Assembly complete for NASA's maiden Orion spacecraft launching in December 2014
Technicians at the Kennedy Space Center have completed the final major assembly work on NASA's maiden Orion crew module slated to launch on its first unmanned orbital test flight this December, dubbed Exploration Flight Test-1 (EFT-1)
After first attaching the Launch Abort System (LAS) to the top of the capsule, engineers carefully installed a fairing composed of a set of four ogive panels over the crew module and the abort systems lower structural framework joining them together.
"The ogive panels smooth the airflow over the conical spacecraft to limit sound and vibration, which will make for a much smoother ride for the astronauts who will ride inside Orion in the future," according to a NASA description.
Upon finishing the panel assembly work inside the Launch Abort System Facility (LASF) at NASA's Kennedy Space Center, the teams cleared the last major hurdle before the Orion stack is rolled out to launch pad 37 in mid-November and hoisted to the top of the Delta IV Heavy rocket.
The Orion stack is comprised of the LAS, crew module (CM) and service module (SM).
The maiden blastoff of the state-of-the-art Orion spacecraft on the EFT-1 mission is slated for December 4, 2014 from Space Launch Complex 37 (SLC-37) at Cape Canaveral Air Force Station in Florida atop the triple barreled United Launch Alliance (ULA) Delta IV Heavy booster.
Orion is NASA's next generation human rated vehicle that will eventually carry America's astronauts beyond Earth on voyages venturing farther into deep space than ever before – beyond the Moon to Asteroids, Mars and other destinations in our Solar System.
The two-orbit, four and a half hour EFT-1 flight around Earth will lift the Orion spacecraft and its attached second stage to an orbital altitude of 3,600 miles, about 15 times higher than the International Space Station (ISS) – and farther than any human spacecraft has journeyed in 40 years. It will test the avionics and electronic systems inside the Orion spacecraft.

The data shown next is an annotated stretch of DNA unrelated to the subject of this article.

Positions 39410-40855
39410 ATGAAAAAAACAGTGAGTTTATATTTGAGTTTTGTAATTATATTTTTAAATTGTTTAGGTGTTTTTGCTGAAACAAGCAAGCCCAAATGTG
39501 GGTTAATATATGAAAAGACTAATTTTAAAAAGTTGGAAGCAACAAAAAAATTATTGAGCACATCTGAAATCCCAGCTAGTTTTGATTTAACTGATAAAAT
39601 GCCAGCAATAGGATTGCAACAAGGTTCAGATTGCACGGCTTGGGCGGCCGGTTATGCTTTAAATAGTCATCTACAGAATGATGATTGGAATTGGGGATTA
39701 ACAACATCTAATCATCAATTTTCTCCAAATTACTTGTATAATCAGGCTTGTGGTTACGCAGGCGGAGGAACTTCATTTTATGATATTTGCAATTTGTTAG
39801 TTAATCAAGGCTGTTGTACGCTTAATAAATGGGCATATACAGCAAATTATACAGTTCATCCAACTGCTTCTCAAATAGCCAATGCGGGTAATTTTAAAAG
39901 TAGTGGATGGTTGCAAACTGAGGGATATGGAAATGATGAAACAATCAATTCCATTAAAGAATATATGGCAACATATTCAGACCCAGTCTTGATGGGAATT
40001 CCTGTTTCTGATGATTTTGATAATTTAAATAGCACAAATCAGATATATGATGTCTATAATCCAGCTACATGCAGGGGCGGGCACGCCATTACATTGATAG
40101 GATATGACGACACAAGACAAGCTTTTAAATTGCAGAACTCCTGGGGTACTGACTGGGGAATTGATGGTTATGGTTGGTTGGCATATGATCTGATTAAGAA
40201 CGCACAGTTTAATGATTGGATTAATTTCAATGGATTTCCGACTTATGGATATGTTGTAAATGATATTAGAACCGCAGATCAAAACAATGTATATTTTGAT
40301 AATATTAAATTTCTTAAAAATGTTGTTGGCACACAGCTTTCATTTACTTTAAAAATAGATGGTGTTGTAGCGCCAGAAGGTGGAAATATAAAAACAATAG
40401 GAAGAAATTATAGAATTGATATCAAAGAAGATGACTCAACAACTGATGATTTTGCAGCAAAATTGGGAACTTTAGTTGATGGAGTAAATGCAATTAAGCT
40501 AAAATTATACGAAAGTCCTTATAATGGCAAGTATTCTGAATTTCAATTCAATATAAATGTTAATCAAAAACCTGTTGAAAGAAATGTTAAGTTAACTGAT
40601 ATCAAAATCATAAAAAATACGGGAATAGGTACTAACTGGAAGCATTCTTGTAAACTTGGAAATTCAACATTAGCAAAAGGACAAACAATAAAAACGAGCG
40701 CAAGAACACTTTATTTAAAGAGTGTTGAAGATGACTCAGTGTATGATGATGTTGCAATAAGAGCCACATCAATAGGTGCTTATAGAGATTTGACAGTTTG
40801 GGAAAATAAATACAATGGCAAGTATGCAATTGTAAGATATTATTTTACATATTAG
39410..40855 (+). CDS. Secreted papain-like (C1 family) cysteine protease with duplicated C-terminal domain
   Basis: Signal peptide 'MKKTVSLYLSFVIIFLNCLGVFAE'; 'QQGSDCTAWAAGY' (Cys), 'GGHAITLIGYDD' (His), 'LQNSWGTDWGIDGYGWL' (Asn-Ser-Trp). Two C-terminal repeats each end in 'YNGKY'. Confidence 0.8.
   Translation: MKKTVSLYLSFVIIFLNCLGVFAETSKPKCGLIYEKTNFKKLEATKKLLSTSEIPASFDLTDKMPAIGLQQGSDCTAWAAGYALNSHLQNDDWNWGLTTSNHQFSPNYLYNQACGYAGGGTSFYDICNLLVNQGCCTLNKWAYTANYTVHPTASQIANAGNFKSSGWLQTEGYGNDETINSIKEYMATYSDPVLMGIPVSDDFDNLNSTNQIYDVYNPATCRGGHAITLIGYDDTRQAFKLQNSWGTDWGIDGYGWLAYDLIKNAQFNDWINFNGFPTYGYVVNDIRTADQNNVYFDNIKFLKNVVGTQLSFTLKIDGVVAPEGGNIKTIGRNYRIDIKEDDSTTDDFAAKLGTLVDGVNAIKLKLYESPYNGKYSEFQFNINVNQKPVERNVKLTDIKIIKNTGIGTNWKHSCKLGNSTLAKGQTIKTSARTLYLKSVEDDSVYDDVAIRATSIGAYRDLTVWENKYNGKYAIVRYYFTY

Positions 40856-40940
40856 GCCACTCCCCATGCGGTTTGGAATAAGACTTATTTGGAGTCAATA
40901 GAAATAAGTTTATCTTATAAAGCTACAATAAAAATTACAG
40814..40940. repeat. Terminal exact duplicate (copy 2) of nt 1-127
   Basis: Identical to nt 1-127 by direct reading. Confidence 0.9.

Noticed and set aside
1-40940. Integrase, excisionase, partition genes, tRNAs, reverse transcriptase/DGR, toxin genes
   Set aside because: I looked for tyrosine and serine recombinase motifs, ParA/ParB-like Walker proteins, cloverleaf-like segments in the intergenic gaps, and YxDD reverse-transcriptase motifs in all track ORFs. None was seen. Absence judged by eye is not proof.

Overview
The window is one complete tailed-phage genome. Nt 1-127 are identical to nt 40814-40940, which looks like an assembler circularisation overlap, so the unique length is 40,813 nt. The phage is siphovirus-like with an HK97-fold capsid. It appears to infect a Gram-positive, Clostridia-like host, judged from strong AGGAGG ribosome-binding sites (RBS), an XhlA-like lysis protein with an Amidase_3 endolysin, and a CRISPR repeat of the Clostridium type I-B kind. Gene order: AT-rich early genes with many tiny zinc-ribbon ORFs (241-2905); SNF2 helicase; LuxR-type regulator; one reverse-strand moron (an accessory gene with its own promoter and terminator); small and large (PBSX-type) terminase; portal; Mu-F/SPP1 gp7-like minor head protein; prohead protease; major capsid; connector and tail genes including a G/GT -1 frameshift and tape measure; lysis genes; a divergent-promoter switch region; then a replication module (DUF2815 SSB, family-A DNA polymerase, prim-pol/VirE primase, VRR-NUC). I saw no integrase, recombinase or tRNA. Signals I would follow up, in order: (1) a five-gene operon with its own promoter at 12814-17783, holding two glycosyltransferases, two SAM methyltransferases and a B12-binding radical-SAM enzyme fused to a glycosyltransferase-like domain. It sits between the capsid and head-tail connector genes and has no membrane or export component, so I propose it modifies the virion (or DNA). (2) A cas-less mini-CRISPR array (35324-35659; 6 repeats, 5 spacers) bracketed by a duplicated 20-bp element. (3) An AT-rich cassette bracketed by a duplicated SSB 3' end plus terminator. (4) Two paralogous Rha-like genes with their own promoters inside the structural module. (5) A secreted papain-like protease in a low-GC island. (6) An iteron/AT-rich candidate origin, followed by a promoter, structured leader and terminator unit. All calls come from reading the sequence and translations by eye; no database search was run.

Then the spacecraft will travel back through the atmosphere at speeds approaching 20,000 mph and temperatures near 4,000 degrees Fahrenheit to test the heat shield, before splashing down for a parachute assisted landing in the Pacific Ocean.
The LAS plays a critically important role to ensure crew safety.
In case of an emergency situation, the LAS is designed to ignite within milliseconds to rapidly propel the astronauts inside the crew module away from the rocket and save the astronauts' lives. The quartet of LAS abort motors would generate some 500,000 pounds of thrust to pull the capsule away from the rocket.
And don't forget that you can fly your name on Orion and also print out an elegant looking "boarding pass."
Details below and in my article – here.
NASA announced that the public can submit their names for inclusion on a dime-sized microchip that will travel on Orion and succeeding spacecraft voyaging to destinations beyond low-Earth orbit, including Mars.
The deadline to submit your name is soon: Oct 31, 2014.
Click on this weblink posted online by NASA today: go.usa.gov/vcpz
"NASA is pushing the boundaries of exploration and working hard to send people to Mars in the future," said Mark Geyer, Orion Program manager, in a NASA statement.
"When we set foot on the Red Planet, we'll be exploring for all of humanity. Flying these names will enable people to be part of our journey."